The financial intermediary who had no actual loss also bought credit default swaps for themselves at multiple times the loan amount. There is an inherent conflict of interest in this scenario. The financial intermediaries, who actually have no risk, stand to gain enormously by collecting on the default swaps. As if debt securitization and betting on failure weren't lucrative enough, part of the plan included gaining every possible means of getting more of the borrower's money in fees. But even more important, by controlling servicing, they have the ability to actually control the exact number of defaults within specific pools by simply pushing people into default. The terms of the default swaps were dictated by the financial intermediaries. However, if they could control the performance of the underlying loans, they could manipulate the defaults in the pool. The best way to do that is to service the loan. They comb credit reports looking for changes in the patterns of payments. If they see more use of credit cards, late payments, grocery charges, types of stores and purchases; there antennas go up and they smell a victim in the making. If they suspect you might be running low on cash, they know that you can't put up much of a fight, particularly in a non judicial foreclosure state.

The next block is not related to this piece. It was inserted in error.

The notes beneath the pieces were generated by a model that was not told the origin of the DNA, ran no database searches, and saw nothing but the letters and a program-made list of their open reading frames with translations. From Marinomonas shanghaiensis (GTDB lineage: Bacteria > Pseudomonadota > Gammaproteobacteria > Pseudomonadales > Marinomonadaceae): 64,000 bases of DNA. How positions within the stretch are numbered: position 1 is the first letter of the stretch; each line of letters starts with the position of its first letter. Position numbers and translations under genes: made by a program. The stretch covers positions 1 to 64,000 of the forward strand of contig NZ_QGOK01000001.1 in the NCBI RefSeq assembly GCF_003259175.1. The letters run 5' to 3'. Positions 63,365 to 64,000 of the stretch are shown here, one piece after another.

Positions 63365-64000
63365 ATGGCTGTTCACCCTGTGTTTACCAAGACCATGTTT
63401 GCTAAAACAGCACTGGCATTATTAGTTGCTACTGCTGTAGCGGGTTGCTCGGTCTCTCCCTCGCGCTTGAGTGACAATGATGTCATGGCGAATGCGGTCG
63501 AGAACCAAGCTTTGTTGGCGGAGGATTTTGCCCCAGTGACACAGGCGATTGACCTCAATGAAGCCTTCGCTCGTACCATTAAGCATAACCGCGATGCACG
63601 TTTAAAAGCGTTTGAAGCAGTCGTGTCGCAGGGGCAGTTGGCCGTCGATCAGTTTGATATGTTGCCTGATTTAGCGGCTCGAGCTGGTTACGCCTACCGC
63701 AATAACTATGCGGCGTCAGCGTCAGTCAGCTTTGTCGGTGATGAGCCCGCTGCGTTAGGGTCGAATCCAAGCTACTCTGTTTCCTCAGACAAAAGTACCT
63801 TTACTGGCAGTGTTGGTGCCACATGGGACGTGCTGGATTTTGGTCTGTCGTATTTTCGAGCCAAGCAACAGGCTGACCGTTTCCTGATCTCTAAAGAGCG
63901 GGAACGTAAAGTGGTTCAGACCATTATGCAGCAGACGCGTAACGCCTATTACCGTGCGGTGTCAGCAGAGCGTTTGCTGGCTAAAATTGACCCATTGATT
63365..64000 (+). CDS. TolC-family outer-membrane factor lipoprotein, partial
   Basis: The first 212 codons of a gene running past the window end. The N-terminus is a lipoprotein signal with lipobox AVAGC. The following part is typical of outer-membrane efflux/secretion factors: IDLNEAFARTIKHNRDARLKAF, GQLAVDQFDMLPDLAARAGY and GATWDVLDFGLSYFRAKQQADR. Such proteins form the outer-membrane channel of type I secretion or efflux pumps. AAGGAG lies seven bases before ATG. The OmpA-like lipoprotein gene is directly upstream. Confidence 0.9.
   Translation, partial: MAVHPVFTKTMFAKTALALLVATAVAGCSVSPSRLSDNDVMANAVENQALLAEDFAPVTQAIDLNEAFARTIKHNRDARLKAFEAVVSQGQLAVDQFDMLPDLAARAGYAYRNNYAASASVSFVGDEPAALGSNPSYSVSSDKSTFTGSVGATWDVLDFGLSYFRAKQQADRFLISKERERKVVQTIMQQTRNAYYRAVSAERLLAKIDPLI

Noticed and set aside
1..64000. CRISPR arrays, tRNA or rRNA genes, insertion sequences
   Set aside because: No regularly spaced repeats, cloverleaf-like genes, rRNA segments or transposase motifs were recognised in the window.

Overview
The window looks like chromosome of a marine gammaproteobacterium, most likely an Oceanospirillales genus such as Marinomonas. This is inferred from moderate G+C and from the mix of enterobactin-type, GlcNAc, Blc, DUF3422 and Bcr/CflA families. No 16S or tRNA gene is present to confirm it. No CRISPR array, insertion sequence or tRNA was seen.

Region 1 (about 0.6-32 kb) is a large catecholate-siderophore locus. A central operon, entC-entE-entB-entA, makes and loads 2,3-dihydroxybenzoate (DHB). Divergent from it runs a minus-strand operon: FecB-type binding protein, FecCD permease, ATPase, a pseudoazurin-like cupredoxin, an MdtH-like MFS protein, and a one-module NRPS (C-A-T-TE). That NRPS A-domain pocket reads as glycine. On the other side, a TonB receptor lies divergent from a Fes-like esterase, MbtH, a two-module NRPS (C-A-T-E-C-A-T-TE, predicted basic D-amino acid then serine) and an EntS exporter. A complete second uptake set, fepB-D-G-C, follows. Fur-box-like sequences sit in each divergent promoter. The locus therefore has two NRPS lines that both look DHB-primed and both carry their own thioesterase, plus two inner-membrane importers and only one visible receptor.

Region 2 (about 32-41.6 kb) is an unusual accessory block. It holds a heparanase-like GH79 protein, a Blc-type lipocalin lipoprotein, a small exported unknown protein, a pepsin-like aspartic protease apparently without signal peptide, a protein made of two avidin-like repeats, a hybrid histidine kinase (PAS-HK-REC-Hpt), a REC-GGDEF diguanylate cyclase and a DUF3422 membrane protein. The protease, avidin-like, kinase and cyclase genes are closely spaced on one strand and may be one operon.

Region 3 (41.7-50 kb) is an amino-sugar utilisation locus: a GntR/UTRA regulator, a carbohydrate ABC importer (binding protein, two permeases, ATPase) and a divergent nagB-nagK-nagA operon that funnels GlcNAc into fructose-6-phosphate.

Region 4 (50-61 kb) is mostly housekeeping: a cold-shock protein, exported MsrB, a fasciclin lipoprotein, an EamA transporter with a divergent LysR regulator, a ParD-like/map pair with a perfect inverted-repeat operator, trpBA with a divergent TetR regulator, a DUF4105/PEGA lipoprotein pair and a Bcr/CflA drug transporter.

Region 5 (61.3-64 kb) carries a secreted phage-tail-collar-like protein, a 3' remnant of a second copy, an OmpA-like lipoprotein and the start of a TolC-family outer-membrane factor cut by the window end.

Attorneys I speak with are overwhelmed with cases, on both sides of the argument. Foreclosure defense firms are taking on more clients than they can handle. At the same time, firms representing lenders are inundated with foreclosure cases which are no longer a rubber stamp to completion. I receive a dozen calls per day from attorneys, lenders, and investors looking for documentation on these types of issues. If you are involved with this process, let me know if you have anything to add to this subject.

Dave Pelligrinelli


1821 words | 11448 views | 4 comments | log in or register to post a comment

Excellent! This is what I have been looking for all week.

This issue piqued my interest a few days ago when the WSJ reported on the federal investigation of DocX, apparently regarding its conduct in creating after-the-fact assignments.  I wasn't really sure whether this was a truly big deal, or just kind of a "sign of the times" thing that would be interesting but of marginal importance.  If attorneys are "overwhelmed with cases", and there's an "explosion of litigation," I guess this is going to be a big deal in at least some states.

Recently, I came across some of the stuff on the Fraud Digest site that you linked to.  Is Lynn Szymoniak, the attorney who brought the Florida class action against DocX and also who edits the Fraud Digest site, one of the attorneys who you've been talking to?  Couldn't help but notice you were both from the same neck of the woods.  I saw that they had dropped that class action, but that they think they will be able to revive it

The idea of servicers engineering a particular default rate on a pool of mortgages for profit is a new angle I would have never even conceived of... jeaz, is someone really that sleazy?  Rhetorical question, of course...